Roast chicken pieces in the largest Le Creuset casserole you have. I added Italian sausages (no nitrate) and a piece of fatty bacon (no nitrate) too. Drain the beans when cooked and pour over the meats with 2 bay leaves. Add a can of diced tomatoes and about 2 T. tomato paste. A tiny amount of paste is best. I keep extra tomato paste in globs in the freezer. Add un-refined sea salt. Pour the chicken broth over the mixture until you can see the liquid. Add more water to the bones and keep them cooking for even more broth for future cooking.

Bake, covered, at 350 degrees for about 1 hour.

Remove the lid and bake 20 minutes longer. I let this cool down in the oven after I turn it off. The skin that forms makes the broth delicious.

Let this casserole cool down a bit before serving. This is a dish where the whole is greater than the sum of its parts. It's not authentic cassoulet but what a fabulous flavor it has.

Friday, May 8, 2009

French School Lunch

Check out this link to find out what the city of Lyon is scheduling for their children's school lunches.

Lentil Salad with Dry Land Cress

I cooked some lentils in my crock-pot after soaking them overnight to remove the phytates. I drained them well and added:

Olive Oil
Lemon-juice of one
Sea Salt
Spring Onions
Lacto-fermented carrots, chopped

As a side, I cooked some dry land cress like this:

Saute 2 strips of nitrate-free bacon
Toss into pan, 2 heads of chopped dry-land cress (I got this at the farmer's market)
Saute the cress until limp and slightly cooked.

I actually put both of these together on top of a fresh bib lettuce leaf.

This is a delicious cold or slightly warm salad. For lunch the next day I took more lentils and seasoned with balsamic vinegar, onions, salt, pepper, and olives and topped with slices of avocado coated in vinegar.

It's fast food if you have the lentils already cooked and in the fridge unseasoned. This way you can get them out to make a salad, stew, or soup.

Friday, May 1, 2009

Fried Rice

I found a way to make fried rice that I love.

I make it in my large iron skillet starting with some good lard, sausage fat, or bacon and the fat.

I use brown rice that has been soaked and cooked and can be leftover.

Fry bacon pieces and leave that fat in the skillet. While that is frying, prepare vegetables and other ingredients in separate small containers.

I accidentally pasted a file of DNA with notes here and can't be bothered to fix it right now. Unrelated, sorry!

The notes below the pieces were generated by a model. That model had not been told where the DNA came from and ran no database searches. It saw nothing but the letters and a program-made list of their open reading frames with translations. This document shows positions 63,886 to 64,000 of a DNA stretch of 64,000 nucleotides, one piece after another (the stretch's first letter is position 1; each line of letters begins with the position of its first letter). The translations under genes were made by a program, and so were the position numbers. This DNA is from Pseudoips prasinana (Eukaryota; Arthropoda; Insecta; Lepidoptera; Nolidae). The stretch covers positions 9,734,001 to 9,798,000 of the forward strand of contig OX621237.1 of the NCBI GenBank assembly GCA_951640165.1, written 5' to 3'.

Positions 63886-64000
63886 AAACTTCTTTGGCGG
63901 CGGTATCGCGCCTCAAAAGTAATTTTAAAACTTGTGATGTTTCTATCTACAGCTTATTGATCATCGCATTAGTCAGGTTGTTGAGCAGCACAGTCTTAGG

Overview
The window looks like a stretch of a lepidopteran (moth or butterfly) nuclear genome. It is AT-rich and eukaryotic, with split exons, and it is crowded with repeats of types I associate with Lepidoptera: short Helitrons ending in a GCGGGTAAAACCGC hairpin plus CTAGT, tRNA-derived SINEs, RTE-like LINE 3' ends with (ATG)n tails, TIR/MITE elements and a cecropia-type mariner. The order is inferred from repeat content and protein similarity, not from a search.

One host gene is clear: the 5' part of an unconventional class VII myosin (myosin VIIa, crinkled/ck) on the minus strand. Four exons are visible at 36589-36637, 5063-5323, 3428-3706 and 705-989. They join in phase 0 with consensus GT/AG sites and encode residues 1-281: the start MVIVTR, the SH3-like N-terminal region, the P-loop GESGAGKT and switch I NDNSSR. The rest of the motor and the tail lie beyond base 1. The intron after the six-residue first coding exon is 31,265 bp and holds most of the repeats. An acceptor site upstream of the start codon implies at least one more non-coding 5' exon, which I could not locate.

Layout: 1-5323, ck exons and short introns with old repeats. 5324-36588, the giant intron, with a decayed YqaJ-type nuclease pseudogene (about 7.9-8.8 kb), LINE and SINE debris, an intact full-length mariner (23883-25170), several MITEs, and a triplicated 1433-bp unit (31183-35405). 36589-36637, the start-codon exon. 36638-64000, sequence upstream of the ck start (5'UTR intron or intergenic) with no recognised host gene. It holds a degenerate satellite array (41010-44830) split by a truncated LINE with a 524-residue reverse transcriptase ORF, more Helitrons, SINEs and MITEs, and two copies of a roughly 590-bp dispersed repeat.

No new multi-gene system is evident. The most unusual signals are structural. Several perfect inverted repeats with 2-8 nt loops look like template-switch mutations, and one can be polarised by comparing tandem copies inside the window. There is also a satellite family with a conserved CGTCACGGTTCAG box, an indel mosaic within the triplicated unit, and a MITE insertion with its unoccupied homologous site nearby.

Sesame seeds
Onions sliced or diced
Garlic cloves. I crush these on top of another vegetable type ingredient.
Almonds, crispy a la Nourishing Traditions, coarsely chopped.
Cucumbers diced.
Red peppers diced.
Spinach leaves chopped a bit.
Tomatoes quartered or diced.
Anything else you want. Whatever I get at the farmer's market goes into this.

Add the sesame seeds to the bacon and fat and fry until a bit toasty.
Add the rice and fry at a medium heat, stirring and scraping every few minutes with a metal, flat spatula. When the rice is hot and frying, add the spinach and toss every so often for 2 to 3 minutes.

Toss in everything else but the cucumbers and tomatoes and let those ingredients get warm.
Put onto serving platter and add one egg per person to the empty skillet, using more fat in necessary.

Fry eggs very lightly and turn over, adding this to the top of the rice mixture.
Sprinkle on naturally brewed Tamari sauce and garnish with cucumbers and tomatoes.

This meal is very simple to construct and has everything you could possibly want all in one dish. I like the fact that the garlic and onions are almost raw but the spinach is slightly cooked which makes it more nutritious. I also garnish with lacto-fermented carrots since I keep those on hand. The skillet does not need to be washed afterwards and the little bowls of prepared vegetables are easy to wash. This dish is delicious even as it cools down and the egg with a very soft-to-liquid yolk is the very best!